Repository matrix—explore entities across information types

Finding the most relevant people, companies or other entities in a given technology field is a task that many of our users face all the time.

Now, the ‘most relevant person’, for instance, may not necessarily be the person who has the most scientific publications or the most patents.  Rather, a person may be more relevant if they are active in science as well as in business, and not ‘just’ in one of these areas.

Our newly released repository matrix helps you see such cross-sectional relations, and zoom in on the most relevant entities.  It also helps you see differences.  For instance, the most talked-about science conferences in a field may be different from the most popular business-oriented conferences in the same technology field.

Here are two examples of how you could use the repository matrix:

Find relevant people

As mentioned above, ‘relevant people’ may be those that are active not just in science but also in business.  This is particularly important in advanced technology areas: on the one hand you need the science background in order to be able to build a business; on the other hand actually building a business also pushes the boundaries of your research because ‘real life applications’ confront you with new scientific challenges.

As an example, we looked at CRISPR, a recent gene editing method (https://en.wikipedia.org/wiki/CRISPR).  We simply searched for ‘CRISPR*’ (the wildcard allows for CRISPR/CAS, CRISPR-CAS, etc.), and selected the ‘repository matrix’ view.  Here is the result, sorted by ‘Company News’:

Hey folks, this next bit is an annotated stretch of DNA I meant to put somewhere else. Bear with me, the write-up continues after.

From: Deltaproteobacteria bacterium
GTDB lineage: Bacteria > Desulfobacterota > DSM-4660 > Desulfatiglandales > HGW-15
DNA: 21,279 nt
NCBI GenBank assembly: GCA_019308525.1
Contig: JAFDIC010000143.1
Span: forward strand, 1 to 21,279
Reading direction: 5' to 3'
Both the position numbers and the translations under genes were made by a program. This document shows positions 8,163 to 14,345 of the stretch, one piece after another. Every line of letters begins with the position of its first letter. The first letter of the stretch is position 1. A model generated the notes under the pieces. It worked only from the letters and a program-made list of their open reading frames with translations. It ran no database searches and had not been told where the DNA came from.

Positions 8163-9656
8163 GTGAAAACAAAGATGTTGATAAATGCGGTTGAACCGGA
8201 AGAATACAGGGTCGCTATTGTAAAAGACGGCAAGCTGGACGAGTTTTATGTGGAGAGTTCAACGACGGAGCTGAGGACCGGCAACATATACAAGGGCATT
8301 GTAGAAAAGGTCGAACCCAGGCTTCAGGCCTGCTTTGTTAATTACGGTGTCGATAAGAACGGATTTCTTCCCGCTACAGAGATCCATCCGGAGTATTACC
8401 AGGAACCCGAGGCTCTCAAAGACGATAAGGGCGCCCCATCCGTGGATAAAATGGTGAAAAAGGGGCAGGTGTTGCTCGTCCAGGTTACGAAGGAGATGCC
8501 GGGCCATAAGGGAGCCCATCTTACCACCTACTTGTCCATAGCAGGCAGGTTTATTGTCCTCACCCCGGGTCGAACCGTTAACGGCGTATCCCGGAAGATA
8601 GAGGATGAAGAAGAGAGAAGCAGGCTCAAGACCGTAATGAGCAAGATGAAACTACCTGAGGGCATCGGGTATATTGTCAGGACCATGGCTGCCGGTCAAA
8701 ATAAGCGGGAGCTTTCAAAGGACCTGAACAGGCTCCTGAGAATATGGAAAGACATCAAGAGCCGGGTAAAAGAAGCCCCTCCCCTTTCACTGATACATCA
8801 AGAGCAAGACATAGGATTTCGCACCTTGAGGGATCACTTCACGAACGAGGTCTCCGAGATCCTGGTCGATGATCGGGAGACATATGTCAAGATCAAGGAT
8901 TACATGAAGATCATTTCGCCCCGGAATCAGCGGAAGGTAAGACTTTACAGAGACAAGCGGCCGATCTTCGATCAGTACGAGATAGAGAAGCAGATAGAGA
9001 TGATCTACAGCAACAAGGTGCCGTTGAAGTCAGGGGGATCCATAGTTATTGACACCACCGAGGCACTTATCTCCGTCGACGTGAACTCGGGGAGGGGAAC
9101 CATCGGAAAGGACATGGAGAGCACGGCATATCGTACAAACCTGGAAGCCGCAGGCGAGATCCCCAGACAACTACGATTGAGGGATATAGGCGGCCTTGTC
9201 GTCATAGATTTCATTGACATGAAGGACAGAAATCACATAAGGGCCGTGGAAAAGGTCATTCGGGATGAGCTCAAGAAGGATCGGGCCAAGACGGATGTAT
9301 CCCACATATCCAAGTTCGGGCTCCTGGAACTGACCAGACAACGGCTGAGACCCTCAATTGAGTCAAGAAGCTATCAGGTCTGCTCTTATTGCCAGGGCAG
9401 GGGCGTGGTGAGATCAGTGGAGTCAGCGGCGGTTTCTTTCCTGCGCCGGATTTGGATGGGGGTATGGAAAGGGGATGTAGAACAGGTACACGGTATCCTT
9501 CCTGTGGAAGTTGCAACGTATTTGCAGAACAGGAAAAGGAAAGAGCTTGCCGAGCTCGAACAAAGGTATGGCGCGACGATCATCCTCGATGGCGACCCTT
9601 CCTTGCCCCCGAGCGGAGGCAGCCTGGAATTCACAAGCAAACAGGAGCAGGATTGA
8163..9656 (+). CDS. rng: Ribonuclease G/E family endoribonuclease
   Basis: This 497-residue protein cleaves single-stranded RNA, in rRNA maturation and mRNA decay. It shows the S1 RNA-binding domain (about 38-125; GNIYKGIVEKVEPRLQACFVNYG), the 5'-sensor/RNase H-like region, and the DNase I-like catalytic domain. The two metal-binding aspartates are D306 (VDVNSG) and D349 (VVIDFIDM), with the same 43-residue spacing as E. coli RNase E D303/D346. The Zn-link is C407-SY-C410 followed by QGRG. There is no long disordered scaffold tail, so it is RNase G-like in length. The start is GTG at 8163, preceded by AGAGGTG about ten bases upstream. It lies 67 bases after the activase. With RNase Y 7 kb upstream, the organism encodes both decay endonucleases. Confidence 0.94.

crispr-people

In the matrix you can see several people who are active across more than one type of information, i.e. Jennifer Doudna, Emmanuelle Charpentier (long names are truncated but you can see the full name if you move your mouse over the name), Feng Zhang, Rodolphe Barrangou, and George Church.

Compare conferences

For our second example, we looked at events in machine learning.  Events in mergeflow include conferences, trade fairs, etc..  Here is the result, sorted by ‘Investor News’:

machine-learning-conferences

In the matrix you can see that the events in business-oriented areas (Investor News; Financial Market News; Company News; Industry News) rank differently compared to more science-oriented areas (Funded Research Projects; Scientific Publications).  From this you might infer that if you are interested in machine learning, you might want to attend different conferences, depending on whether you would like to meet more business or more science types.  Or, if you like to meet a mixture of people, perhaps IJCAI is a good bet (http://ijcai-16.org/ or http://ijcai-17.org/).


Also published on Medium.